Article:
National Oceanic and Atmospheric Administration Extreme Weather Thresholds
Using Critical Thresholds to Customize Climate Projections of Extreme Events to User Needs and Support Decisions
This NOAA SARP Funded project piloted a participatory process to identify locally relevant critical thresholds for extreme events, and use these thresholds to customize climate projections to community-specific needs. Identifying and better understanding critical thresholds for extreme events is key to developing effective community responses to climate change.
We are grateful have had the opportunity to collaborate with an amazing team of project partners: SCIPP, CLIMAS, WWA, ISET-International and Atmos Research and four communities in the South Central U.S. Boulder, CO, Las Cruces, NM, Miami, OK and San Angelo, TX. Our team conducted 10 workshops to identify, refine, and discuss, extreme weather thresholds that matter to the communities.
The pilot communities received grant funding to take action and build resilience. The projects they selected include: developing a lesson on extreme weather and preparedness for 8th graders in Miami, OK and designing and installing a rainwater harvesting system in a local park to demonstrate city leadership, save money, water trees, and be better prepared for drought in San Angelo, TX. Las Cruces leveraged this plan and encouraged the Public Works department to provide $200,000 in matching funds for a community block grant to make a $400,000 investment in enhancing green infrastructure in the traditionally underserved neighborhood.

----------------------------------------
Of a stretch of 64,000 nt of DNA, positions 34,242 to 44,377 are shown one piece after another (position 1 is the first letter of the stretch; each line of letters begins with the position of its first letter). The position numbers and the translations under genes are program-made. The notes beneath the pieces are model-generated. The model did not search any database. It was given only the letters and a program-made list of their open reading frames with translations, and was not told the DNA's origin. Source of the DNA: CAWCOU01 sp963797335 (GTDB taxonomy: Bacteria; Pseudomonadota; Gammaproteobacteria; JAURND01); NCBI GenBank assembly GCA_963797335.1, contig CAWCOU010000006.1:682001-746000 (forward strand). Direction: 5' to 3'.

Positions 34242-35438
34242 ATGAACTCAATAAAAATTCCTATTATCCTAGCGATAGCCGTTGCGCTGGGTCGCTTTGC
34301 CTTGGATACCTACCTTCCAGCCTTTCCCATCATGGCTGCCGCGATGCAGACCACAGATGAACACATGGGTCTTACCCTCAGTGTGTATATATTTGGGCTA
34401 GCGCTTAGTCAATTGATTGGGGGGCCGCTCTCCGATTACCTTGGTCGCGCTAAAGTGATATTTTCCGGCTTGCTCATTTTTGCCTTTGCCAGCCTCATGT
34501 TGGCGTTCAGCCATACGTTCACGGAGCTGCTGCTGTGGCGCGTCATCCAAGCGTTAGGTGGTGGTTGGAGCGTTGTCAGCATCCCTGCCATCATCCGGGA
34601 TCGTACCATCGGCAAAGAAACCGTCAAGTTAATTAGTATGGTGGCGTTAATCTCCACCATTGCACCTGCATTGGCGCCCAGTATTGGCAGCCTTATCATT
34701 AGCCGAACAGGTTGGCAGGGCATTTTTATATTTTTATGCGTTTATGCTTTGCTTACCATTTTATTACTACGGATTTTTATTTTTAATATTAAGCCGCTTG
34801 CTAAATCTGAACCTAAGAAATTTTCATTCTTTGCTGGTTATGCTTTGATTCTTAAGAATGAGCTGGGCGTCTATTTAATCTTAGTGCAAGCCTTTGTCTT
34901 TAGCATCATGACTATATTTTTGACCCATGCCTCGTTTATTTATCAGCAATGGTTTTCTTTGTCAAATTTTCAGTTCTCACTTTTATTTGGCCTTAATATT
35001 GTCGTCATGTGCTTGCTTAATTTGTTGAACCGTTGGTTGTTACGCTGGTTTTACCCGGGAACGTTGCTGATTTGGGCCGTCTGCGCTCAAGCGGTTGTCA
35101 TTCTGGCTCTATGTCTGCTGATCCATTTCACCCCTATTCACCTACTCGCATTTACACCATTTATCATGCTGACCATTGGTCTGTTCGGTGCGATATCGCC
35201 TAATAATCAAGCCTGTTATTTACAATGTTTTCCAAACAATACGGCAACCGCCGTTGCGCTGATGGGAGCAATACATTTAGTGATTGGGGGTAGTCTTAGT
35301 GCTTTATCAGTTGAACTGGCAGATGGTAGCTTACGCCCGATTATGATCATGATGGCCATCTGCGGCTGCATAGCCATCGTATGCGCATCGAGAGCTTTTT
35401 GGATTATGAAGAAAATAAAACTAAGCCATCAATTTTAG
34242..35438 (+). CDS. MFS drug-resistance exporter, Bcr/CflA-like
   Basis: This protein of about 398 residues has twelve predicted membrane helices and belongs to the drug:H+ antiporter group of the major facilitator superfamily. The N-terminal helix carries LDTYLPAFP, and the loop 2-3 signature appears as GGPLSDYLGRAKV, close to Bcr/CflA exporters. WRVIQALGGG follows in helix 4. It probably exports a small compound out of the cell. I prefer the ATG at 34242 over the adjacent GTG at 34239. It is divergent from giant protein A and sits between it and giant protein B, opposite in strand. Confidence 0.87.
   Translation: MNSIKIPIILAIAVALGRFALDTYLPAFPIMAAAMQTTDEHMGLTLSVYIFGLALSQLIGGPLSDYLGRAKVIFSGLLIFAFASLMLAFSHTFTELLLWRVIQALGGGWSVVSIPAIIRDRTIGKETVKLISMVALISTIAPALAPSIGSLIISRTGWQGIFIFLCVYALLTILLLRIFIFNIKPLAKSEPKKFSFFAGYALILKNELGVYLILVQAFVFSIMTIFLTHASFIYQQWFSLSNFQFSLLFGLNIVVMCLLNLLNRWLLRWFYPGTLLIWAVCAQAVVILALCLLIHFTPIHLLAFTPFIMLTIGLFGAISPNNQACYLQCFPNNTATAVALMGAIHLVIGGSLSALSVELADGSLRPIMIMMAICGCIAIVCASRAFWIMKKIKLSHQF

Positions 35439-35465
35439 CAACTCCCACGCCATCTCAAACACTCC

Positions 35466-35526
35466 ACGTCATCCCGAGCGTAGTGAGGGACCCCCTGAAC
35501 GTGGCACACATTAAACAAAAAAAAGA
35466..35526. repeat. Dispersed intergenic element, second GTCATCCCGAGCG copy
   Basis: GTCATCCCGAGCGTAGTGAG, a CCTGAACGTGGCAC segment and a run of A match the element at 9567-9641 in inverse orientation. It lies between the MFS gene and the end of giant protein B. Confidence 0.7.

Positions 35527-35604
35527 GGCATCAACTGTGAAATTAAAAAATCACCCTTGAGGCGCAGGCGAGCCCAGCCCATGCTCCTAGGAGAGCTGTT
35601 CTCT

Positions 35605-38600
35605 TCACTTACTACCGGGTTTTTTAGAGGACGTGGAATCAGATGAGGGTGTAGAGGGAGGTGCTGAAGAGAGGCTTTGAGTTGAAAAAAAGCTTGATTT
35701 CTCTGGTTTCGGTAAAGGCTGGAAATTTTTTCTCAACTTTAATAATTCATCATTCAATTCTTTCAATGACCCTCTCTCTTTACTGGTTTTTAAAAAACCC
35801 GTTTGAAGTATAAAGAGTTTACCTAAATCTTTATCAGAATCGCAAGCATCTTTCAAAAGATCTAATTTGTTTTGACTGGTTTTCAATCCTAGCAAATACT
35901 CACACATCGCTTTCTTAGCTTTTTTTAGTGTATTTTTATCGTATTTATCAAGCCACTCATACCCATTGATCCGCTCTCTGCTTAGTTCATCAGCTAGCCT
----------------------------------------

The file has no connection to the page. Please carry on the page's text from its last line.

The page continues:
For more details on this project you can:
Climate Preparedness Plan for the North Olympic Peninsula
The North Olympic Peninsula Resource Conservation and Development Council (NOPRCD), Adaptation International, and Washington Sea Grant worked very closely on a project to assess the climate related vulnerabilities and develop and adaptation plan for the North Olympic Peninsula in Washington State. The region's diverse landscape, which rises from the marine waters of the Strait of Juan de Fuca and Puget Sound to the top of the Olympic Mountains, is a unique setting for an adaptation planning effort. This project involves extensive community engagement with more than 175 partners. The Project team conducted 7 workshops bringing together people from across the peninsula and developed state of the art probabilistic sea level rise and coastal flood risk projections for the region. Here are some of the project products:
Building Resilience Everywhere
Adaptation International is grateful to have had the opportunity to collaborate with the following communities on their resilience efforts.